Better charge your batteries, California’s new law paves the way for electric trucking.
According to an article published by The New York Times, the state has been granted permission to require that over half of all “heavy vehicles” sold within its borders must be electric by the year 2035. These “heavy vehicles” include semi trucks, as well as buses and other commercial vehicles.
California is well-known for its environmental efforts. By setting a target of more than 50% of heavy vehicles sold being electric within the next 14 years, California aims to significantly decrease its reliance on fossil fuels and encourage alternatives. According to the report from The New York Times, this law was originally proposed in 2020, but needed a waiver from the EPA.
(Tesla’s Electric Semi, photo from Motor Trend)
According to Yahoo, a mere 2% of heavy vehicles sold in 2022 in the United States were fully electric. Instead, the majority of trucks rely on engines fueled by diesel. Transitioning to electric vehicles on a larger scale would theoretically result in cleaner and quieter streets, but not everyone sees it as a practical solution.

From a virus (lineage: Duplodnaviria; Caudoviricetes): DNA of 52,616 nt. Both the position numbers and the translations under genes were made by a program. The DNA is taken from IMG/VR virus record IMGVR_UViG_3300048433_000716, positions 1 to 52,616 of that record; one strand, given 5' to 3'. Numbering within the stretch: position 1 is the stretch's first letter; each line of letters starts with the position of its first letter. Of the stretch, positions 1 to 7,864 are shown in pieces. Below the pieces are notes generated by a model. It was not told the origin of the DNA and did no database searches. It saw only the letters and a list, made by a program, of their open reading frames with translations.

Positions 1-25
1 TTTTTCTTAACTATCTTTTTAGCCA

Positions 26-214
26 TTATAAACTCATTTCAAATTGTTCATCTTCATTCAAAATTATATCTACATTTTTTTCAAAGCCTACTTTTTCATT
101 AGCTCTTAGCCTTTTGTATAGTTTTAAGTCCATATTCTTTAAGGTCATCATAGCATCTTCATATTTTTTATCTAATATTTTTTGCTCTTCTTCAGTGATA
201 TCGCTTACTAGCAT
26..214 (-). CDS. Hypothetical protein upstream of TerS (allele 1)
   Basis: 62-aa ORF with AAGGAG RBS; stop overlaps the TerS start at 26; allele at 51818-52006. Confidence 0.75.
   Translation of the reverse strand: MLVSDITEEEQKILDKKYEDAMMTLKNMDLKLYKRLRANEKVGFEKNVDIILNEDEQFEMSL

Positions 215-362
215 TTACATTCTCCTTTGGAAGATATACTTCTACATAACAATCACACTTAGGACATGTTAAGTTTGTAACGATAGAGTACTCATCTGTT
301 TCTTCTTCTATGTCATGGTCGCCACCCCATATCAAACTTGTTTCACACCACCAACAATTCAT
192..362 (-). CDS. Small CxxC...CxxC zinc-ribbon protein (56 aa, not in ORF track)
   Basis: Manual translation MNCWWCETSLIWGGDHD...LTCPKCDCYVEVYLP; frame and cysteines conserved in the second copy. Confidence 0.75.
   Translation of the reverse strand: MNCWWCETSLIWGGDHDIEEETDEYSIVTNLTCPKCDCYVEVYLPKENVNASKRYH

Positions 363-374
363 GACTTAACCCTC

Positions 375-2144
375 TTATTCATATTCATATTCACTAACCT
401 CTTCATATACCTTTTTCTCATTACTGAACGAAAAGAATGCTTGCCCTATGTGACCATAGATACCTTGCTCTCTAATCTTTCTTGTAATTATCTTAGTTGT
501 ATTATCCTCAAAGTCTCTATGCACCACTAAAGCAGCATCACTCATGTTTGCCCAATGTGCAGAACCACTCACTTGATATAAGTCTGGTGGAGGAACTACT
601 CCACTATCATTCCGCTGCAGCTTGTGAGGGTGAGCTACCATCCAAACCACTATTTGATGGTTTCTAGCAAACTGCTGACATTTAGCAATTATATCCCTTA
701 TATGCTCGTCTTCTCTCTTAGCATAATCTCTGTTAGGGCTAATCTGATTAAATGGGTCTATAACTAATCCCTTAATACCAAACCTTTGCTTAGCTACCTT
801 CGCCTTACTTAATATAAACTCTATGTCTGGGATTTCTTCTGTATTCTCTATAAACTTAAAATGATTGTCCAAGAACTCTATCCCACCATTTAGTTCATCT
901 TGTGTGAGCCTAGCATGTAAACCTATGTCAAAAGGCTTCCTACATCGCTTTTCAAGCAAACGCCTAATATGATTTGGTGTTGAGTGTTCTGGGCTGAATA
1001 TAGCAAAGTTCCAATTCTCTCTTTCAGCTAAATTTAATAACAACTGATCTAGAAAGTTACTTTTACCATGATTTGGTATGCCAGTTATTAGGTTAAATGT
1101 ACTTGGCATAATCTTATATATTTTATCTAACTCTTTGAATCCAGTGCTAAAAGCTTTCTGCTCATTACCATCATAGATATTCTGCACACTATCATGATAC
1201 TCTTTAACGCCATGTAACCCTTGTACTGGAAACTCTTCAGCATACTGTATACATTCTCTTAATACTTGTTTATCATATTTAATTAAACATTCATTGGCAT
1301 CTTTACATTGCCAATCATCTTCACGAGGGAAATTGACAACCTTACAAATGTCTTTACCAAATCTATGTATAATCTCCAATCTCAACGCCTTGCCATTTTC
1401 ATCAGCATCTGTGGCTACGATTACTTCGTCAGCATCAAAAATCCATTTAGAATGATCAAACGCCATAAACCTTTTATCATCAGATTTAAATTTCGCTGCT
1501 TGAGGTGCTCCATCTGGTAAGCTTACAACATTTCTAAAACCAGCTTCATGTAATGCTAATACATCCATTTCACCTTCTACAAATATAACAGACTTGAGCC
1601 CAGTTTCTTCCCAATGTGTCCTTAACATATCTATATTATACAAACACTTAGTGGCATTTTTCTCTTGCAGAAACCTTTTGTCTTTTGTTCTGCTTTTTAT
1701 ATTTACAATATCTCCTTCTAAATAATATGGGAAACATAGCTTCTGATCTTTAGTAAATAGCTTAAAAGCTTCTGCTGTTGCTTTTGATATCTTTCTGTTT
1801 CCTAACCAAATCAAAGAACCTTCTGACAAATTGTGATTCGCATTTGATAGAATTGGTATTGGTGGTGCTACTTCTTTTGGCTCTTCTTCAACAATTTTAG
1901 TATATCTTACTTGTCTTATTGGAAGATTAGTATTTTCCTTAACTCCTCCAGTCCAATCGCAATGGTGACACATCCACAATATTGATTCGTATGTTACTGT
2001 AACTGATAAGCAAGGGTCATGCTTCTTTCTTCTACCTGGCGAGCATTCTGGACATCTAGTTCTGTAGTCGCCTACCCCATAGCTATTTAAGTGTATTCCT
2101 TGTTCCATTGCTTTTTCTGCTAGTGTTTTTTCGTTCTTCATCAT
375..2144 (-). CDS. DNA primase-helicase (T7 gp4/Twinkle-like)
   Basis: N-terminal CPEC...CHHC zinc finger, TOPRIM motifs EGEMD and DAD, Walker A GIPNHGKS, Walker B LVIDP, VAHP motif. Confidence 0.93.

In the comments of Yahoo‘s article, one user wrote, “Here is whats going to happen. EV trucks will never be practical, simple physics, so no one will buy them. The state of California cannot regulate vehicles registered in other states. Under the omnibus vehicle control act of 1938 they must treat a vehicle registered in say Arizona as it is registered in Arizona which means they cannot prevent it from operating in California. So ALL the trucking companies in California will move to other states taking all the hundreds of millions in fees and taxes with them.”
Another added, “BUT, no one is mentioning the fact that a tractor-trailers load capacity will be reduced by almost 15% due to the increased weight of the required new form of batteries. So more trips, i.e. time and man-hours will be required to transport products.”
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